Poem of the Week is a new feature at The Metropolitan Field Guide which will offer one of my photographs along with a poem or a quote relating to some aspect of natural history. The following poem is from one of my favorite poets, William Butler Yeats.
The Withering of the Boughs
William Butler Yeats
I cried when the moon was mutmuring to the birds:
‘Let peewit call and curlew cry where they will,
I long for your merry and tender and pitiful words,
For the roads are unending, and there is no place to my mind.’
The honey-pale moon lay low on the sleepy hill,
And I fell asleep upon lonely Echtge of streams.
No boughs have withered because of the wintry wind;
The boughs have withered because I have told them my dreams.
I know of the leafy paths that the witches take
Who come with their crowns of pearl and their spindles of wool,
And their secret smile, out…
Poem of the Week is a new feature at The Metropolitan Field Guide which will offer one of my photographs along with a poem or a quote relating to some aspect of natural history. For the inaugural edition, this is a poem by John Clare, an English poet from the 1800’s who was known at the time as “the Northamptonshire Peasant Poet” although he felt he didn’t belong among the peasants.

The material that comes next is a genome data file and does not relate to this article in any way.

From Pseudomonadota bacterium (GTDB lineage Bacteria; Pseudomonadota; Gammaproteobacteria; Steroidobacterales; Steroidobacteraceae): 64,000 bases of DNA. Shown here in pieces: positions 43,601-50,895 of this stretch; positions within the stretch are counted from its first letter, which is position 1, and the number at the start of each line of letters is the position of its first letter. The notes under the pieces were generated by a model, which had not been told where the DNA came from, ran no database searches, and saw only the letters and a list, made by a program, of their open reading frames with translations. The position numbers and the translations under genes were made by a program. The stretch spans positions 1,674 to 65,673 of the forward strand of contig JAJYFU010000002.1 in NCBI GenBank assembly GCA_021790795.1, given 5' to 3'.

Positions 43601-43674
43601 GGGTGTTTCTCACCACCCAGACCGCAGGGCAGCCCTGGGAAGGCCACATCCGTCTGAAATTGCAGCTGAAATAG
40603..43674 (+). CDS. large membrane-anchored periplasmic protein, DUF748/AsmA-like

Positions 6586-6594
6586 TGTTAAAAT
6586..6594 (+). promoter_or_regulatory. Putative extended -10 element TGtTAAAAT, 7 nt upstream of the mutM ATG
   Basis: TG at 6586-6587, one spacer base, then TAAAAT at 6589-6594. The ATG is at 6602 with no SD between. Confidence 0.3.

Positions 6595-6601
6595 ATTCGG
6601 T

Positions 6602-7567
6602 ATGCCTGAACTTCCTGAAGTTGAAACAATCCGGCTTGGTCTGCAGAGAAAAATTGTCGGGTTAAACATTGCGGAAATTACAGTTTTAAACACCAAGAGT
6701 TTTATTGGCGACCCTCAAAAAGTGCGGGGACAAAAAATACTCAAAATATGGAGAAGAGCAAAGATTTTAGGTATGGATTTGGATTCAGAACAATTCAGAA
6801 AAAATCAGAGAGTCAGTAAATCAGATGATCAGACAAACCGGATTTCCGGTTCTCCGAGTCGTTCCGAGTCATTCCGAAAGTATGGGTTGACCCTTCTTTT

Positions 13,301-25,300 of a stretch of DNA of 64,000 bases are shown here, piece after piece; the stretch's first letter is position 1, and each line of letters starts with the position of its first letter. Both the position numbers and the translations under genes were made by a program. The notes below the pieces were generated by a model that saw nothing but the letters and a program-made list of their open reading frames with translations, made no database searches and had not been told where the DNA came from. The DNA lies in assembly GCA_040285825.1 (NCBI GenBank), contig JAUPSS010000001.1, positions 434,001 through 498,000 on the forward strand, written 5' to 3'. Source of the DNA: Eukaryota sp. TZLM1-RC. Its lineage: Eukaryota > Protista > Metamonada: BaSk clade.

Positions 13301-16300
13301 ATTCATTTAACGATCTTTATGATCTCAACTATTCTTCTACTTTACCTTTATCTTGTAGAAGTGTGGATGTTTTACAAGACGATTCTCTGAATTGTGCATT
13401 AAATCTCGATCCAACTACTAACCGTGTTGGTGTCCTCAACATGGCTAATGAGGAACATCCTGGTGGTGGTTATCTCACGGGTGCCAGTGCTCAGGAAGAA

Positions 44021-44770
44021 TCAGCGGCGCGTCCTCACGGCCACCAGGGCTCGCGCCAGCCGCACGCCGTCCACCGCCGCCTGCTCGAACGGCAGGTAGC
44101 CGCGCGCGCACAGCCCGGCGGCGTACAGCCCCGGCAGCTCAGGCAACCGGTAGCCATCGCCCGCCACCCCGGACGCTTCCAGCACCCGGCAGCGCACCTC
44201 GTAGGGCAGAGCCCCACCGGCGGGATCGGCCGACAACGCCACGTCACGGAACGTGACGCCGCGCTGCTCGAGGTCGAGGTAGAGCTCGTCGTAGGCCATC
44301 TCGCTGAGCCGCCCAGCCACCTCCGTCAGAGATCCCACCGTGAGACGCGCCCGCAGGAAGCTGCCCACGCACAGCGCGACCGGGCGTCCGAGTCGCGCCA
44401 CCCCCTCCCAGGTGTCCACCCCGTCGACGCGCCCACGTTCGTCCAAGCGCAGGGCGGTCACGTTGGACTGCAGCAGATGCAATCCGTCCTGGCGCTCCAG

These tiny loiterers on the barley’s beard,
And happy units of a numerous herd
Of playfellows, the laughing Summer brings,
Mocking the sunshine on their glittering wings,
How merrily they creep, and run, and fly!
No kin they bear to labour’s drudgery,
Smoothing the velvet of the pale hedge-rose;
And where they fly for dinner no one knows –
The dew-drops feed them not – they love the shine
Of noon, whose suns may bring them golden wine
All day they’re playing in their Sunday dress –